Pain

Pain

Harvey Russell Hulett of Ticonderoga had a jewelry shop at the corner of Main and Exchange Streets, with a very active sideline in souvenirs and postal cards. As was typical in the early days of postcards, he had them printed in Germany, where printing technology was more advanced than in the U.S.A. Thus, when a typo like “Pain” for “Paine” occurred, it was not the work of a day to correct it.

In June of 1902, “Paine” was misspelled again, this time by the Troy Daily Times, reporting on a body found afloat at the dam of Richardson’s pulp mill. The reporter noted, “The man was said to be James Shield, a gardener employed by Silas H. Payne of Silver Bay.” By the watch the corpse was wearing, H.R. Hulett identified him as “Mr. Chapley” who had left his timepiece for repairs several days earlier. And the proprietor of the Exchange Hotel said the man was registered there as “W.H. Rowe of Troy.” The body was held for identification, which may have presented a challenge.

H.R. Hulett published many postcards. The “Pain” card above was No. 55a. Below is a very early Hulett card, No. 6, in some of the most bilious tints imaginable.

Hulett PC No 6

A footnote: The practice of sending cards to Germany for printing ended abruptly in 1914 with the outbreak of World War I, with warfare on land and sea, including scores of German U-boats (unterseeboots) prowling the Atlantic and sinking merchant shipping.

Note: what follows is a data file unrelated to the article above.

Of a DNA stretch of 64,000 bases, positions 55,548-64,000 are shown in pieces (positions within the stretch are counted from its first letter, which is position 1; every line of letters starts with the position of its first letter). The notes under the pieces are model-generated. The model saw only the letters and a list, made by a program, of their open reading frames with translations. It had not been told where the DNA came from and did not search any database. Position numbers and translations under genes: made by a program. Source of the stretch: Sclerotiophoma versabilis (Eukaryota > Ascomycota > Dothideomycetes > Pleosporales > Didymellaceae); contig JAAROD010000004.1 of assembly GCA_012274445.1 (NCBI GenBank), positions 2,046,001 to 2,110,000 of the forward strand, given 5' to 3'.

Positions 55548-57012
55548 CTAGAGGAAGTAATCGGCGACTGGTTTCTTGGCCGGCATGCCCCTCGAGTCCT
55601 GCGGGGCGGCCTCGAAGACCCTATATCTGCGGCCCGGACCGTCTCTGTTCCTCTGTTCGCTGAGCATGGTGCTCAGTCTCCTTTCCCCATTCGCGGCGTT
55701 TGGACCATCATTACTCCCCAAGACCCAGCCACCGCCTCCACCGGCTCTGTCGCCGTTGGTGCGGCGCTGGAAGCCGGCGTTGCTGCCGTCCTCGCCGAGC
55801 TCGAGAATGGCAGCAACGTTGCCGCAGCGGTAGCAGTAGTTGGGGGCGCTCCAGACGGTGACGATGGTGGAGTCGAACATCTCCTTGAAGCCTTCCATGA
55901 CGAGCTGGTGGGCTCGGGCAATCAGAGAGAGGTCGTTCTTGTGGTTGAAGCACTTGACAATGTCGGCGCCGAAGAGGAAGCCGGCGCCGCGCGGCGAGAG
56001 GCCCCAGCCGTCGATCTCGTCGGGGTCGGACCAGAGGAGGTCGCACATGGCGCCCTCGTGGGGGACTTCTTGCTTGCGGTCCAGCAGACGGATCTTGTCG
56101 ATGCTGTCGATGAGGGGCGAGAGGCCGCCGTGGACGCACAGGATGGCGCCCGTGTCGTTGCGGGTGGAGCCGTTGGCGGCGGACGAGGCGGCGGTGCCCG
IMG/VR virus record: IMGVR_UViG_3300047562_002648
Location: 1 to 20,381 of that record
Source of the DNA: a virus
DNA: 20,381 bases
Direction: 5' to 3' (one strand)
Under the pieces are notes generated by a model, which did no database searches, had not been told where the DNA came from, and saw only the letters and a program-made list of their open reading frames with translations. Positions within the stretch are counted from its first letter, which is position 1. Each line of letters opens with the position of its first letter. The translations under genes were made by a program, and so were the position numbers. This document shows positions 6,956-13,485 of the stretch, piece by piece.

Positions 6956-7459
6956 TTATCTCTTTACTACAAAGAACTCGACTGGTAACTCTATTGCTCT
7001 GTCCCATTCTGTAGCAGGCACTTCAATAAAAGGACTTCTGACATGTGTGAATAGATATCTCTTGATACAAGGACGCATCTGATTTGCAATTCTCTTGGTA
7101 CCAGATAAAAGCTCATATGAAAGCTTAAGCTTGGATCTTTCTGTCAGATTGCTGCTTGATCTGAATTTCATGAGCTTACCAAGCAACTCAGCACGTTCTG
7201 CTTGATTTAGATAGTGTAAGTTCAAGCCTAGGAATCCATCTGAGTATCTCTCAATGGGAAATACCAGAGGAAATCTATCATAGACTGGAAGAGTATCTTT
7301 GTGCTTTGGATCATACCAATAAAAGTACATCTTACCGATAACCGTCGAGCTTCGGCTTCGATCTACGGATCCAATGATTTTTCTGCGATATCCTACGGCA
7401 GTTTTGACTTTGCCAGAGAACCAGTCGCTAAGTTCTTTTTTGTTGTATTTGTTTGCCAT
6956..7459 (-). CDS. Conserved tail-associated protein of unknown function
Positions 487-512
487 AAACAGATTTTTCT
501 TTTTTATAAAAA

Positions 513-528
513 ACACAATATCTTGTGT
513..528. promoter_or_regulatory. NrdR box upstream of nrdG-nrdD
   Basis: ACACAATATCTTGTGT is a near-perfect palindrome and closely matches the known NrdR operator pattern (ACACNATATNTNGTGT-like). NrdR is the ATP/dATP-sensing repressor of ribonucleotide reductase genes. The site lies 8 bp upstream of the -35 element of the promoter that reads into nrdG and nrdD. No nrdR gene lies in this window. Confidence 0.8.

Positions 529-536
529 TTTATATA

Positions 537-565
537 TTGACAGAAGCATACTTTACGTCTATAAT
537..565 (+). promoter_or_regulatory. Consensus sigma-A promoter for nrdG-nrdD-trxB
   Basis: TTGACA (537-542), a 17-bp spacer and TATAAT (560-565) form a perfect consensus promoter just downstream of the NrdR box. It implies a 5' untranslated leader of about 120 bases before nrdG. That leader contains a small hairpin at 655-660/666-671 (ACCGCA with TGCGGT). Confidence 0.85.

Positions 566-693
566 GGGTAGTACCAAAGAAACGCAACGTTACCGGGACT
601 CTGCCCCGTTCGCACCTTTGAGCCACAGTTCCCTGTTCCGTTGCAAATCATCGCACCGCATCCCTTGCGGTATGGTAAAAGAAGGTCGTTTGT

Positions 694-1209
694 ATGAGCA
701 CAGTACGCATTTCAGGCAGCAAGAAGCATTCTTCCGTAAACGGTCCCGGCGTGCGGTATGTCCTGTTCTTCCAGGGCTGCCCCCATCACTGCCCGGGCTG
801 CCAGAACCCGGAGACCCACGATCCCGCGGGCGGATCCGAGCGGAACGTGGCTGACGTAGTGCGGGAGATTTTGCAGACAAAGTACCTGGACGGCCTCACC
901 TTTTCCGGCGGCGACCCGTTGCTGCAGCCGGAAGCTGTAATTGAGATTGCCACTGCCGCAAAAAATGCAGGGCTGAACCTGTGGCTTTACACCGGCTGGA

Fell in the Lake

Inn Linen

In June of 1936, Martha wrote home, “Arrived ever so safely and happily. Fell in the lake first thing with traveling clothes on. Ripped dress. Am now sewing 3 small holes in it. Will take it to tailor tomorrow who will press for $.40. Joined choir. Good dinner. Please send (Pronto!!!!) bathing suit. $2.98 Rosenbaum’s 1st floor or Gorton’s basement. You see I have already tested water. Will appreciate all mail.” And in light pencil, “Please send brown leather belt too.” As for the card, I really enjoy the man on the bench in the foreground.

Inn Linen MAN

 

Chestnuts

Stoddard 1

“Dear Dorothy, I wish you were here to gather chestnuts but we would have to look about as they are very scarce this year. With love, Aunt Ann S.” Published in 1903, this Seneca Ray Stoddard postcard is especially interesting to me because it was illustrated on both sides.

Stoddard 2

And I wonder if this image was a Stoddard signature or logo…

Stoddard 2 CU